Arts+Culture

Arts+Culture

We Are the Eighth Day, © Melanie Weidner

Film

Travels with Che

Road movies provide screenwriters with a built-in structure. It allows them, in the immortal words of the Queen of Hearts, to “begin at the beginning, go on until you reach the end, and then stop!” But what happens when an ending isn’t really the end? Or when the “real” end sends us down a different road altogether?
Poetry

Heeling

It’s the coat I notice first, several sizes
too big, and blue as the sea, an ocean
to drown in, and clearly not hers. It was,
I guessed, his, just two months dead, and
she, his wife for scarcely a year, stays
afloat, barely, marooned in his clothes, in
anything that keeps him close, the scent
and touch of cloth to skin. But it’s the shoes
that pierce my heart—gunboats, we called
them when I was a child—and they do look
like boats, his New Balance sneakers that
carry her, heeling, over sharp breaking waves.
Poetry

All Saints communion

—All Saints Episcopal Church,
Virginia Beach, April 1996
Having accepted from one palsied priest the cool,
the lucent wafer, having dipped it duly in the cup,
I pressed that sweet enormity fast against my tongue,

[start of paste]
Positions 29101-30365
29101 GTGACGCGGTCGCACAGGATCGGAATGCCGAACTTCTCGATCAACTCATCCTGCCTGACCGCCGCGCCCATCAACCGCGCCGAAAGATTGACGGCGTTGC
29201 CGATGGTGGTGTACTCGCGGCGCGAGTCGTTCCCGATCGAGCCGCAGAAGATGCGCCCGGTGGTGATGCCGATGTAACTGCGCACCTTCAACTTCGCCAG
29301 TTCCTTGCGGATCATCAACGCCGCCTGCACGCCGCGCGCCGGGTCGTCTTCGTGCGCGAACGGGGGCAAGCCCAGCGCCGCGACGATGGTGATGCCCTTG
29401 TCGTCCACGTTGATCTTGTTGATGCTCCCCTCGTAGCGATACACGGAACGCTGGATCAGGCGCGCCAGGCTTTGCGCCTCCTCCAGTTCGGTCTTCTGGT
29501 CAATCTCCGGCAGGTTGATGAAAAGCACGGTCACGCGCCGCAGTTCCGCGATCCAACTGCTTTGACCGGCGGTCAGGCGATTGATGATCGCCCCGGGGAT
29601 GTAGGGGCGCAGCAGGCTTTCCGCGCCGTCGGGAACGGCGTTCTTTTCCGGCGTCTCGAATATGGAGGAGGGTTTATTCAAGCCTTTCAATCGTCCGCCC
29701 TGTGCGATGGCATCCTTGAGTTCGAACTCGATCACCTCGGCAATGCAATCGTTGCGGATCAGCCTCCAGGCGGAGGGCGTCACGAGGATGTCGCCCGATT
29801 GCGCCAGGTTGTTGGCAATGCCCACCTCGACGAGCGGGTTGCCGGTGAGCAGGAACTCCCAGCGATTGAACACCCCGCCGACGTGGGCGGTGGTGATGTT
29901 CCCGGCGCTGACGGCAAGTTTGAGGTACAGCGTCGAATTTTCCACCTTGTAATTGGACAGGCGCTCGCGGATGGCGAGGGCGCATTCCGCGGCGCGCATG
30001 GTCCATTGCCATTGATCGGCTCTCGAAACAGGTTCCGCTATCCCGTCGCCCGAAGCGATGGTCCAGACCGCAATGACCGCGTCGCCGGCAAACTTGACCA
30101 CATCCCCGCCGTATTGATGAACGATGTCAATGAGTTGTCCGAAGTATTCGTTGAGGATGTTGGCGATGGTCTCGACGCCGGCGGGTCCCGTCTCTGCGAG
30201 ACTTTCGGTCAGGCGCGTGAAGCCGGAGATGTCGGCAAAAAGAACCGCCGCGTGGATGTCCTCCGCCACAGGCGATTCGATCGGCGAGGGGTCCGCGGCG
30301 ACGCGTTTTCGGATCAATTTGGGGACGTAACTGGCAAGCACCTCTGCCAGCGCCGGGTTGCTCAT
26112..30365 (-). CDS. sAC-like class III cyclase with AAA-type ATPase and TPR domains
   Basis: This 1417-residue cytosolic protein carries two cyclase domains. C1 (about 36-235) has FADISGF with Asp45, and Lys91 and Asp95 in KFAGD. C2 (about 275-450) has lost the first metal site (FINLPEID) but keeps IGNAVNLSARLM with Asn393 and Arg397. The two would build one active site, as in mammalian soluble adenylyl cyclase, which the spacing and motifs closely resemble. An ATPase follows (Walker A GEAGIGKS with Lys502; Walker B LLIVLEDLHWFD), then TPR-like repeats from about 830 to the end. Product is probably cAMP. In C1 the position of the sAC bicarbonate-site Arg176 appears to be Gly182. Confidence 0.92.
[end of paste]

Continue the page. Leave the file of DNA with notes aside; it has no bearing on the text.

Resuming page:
where on its sudden dissolution, I received a taste
of whose I was. I rose again and found my place.

As I knelt and tried to pray, I heard a little differently
the words the priest intoned as he continued offering
what passed for bread among high Protestants. His words:
the body of Christ, repeated as he set that emblem
into each pair of outstretched hands. My eyes were shut,

so each communicant returning down the aisle became
something of a shadow illustration of the words. In that
fraught moment, they became as well absorbed into the vast
array of witnesses, whose cloud invisibly attended
our sacramental blurring of the edge that keeps us separate.



Poetry

This will be a sign for you

It might have been an aspen, a fairer specimen
than the ghoulish leather hands of oak-fall
that wind-whip a crackling plague on my lawn.

Lime and canary, it bore the bitten beginning
of a bruise, a brownish canker of dissolution.
I froze, calculating this token of mid-autumn,

and with nothing to match its cool fruity smoothness,
when you said, here daddy, I said, thanks buddy.
See you at three for the last soccer game of the year.



Poetry

Estancada*

The air in my barrio
bulges with ash, the remains
of dead poets, dried-out painters,
and sick-sounding musicians. Skeletons
of talento that never found breath.

I sit, estancada, in this hole,
condemnation filling me.
My dying ideas crinkle and shuffle
but no one, not even the flea
on a cat’s hairy back, wants them.

Dreams peak in my mind as dusty dirges,
polvo floating down Figueroa to settle,
abandoned. In a one-room apartment
the homeless grow and light fires for the warmth
of words I will never write and they will never hear.




*estancada—stuck, bogged down, stagnating